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Contractors in Georgia may be Subject to Sales Tax

Contributor: John Bonk, Tax & Business Services Senior Manager

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Contractors in Georgia deemed to be consumers of goods used outside the state and, therefore, liable for the states Sales and Use Tax under contractor-as-consumer rule.

The Georgia Court of Appeals on October 25, 2016 denied a refund claim filed by Inglett & Stubbs International, Ltd. ("Inglett"), an electrical contractor, for sales tax paid on purchases that were then used in Afghanistan for projects for the U.S. government.

The Georgia Sales Tax Code stipulates that each person who contracts to furnish tangible personal property and to perform services under the contract within the state shall be deemed to be the consumer of the tangible personal property and shall pay the sales tax imposed at the time of the purchase. The Georgia statute defines a contractor as a consumer of goods rather than a reseller to the customer, exempt from tax.

In the case, Inglett argued that it was not preforming the contract within the state, since the contract was for work to be completed in Afghanistan and, therefore, would not fall under the statute. However, the Afghanistan contracts required Inglett to provide all "materials, tools, equipment, and ... other items as necessary to complete the work." Inglett conceded that it purchased the work-related materials within Georgia, then stored those items in its Georgia facility pending shipment to Afghanistan. In carrying out its contractual responsibilities, the contractor performs work and services in Georgia, by purchasing and storing property in the state. These facts lead to Inglett being treated as a consumer, subjecting it to sales tax liability. The fact that Inglett shipped the purchased materials to Afghanistan made no difference.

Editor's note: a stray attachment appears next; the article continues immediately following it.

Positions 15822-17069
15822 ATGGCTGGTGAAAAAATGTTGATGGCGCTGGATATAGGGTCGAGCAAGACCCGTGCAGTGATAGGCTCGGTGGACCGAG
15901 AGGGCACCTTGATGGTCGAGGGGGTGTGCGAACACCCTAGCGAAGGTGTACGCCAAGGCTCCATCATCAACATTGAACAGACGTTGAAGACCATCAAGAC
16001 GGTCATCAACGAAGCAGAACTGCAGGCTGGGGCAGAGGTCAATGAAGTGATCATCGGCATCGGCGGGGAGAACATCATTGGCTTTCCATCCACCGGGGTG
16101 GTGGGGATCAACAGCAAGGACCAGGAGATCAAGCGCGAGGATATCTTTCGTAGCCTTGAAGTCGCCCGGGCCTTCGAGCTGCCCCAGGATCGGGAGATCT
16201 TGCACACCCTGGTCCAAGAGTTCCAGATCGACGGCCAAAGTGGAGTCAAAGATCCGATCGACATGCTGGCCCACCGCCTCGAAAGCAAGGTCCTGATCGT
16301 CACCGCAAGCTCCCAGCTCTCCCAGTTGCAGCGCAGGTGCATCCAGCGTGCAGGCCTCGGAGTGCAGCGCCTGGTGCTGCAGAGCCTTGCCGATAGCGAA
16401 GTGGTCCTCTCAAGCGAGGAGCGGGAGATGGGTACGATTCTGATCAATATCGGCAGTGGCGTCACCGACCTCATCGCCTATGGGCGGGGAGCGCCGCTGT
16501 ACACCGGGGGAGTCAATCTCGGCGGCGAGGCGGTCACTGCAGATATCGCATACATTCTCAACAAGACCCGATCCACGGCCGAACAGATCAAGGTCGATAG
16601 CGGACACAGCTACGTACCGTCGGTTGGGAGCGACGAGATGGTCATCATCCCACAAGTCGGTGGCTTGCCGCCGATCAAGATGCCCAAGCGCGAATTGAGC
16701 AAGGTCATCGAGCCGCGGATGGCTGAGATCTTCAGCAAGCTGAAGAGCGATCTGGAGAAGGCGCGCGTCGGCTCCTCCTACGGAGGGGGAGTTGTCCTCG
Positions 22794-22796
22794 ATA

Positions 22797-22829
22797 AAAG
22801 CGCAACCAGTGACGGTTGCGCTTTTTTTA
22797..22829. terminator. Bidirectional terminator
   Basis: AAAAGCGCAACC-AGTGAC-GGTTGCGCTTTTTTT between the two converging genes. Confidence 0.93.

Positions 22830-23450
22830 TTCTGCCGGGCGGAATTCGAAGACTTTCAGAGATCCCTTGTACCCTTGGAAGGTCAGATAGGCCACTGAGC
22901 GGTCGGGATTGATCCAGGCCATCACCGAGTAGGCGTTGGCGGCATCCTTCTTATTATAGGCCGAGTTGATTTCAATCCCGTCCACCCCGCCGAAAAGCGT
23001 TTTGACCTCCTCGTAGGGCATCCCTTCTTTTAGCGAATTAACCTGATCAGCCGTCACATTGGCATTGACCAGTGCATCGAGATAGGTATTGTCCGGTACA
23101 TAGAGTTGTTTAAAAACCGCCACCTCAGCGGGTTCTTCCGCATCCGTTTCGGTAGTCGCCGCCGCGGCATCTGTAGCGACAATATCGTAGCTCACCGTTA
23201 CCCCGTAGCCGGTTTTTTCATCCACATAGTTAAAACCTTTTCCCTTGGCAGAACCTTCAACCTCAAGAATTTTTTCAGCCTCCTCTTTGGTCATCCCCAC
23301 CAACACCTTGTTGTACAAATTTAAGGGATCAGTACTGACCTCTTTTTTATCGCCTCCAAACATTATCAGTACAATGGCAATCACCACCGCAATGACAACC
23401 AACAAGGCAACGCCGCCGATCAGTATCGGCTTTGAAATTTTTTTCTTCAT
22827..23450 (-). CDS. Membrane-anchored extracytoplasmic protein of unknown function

Currently, we are unaware if the state has attempted to apply this to other fact patterns, but a company with facts that could mirror the contractor referenced in the case could file a letter ruling with the Department. The letter ruling could be helpful by allowing a client to understand potential tax exposure and plan accordingly. A taxpayer who purchases materials in Georgia to fulfill contracts in other states or countries could have sales tax exposure and should consider a letter ruling.

 
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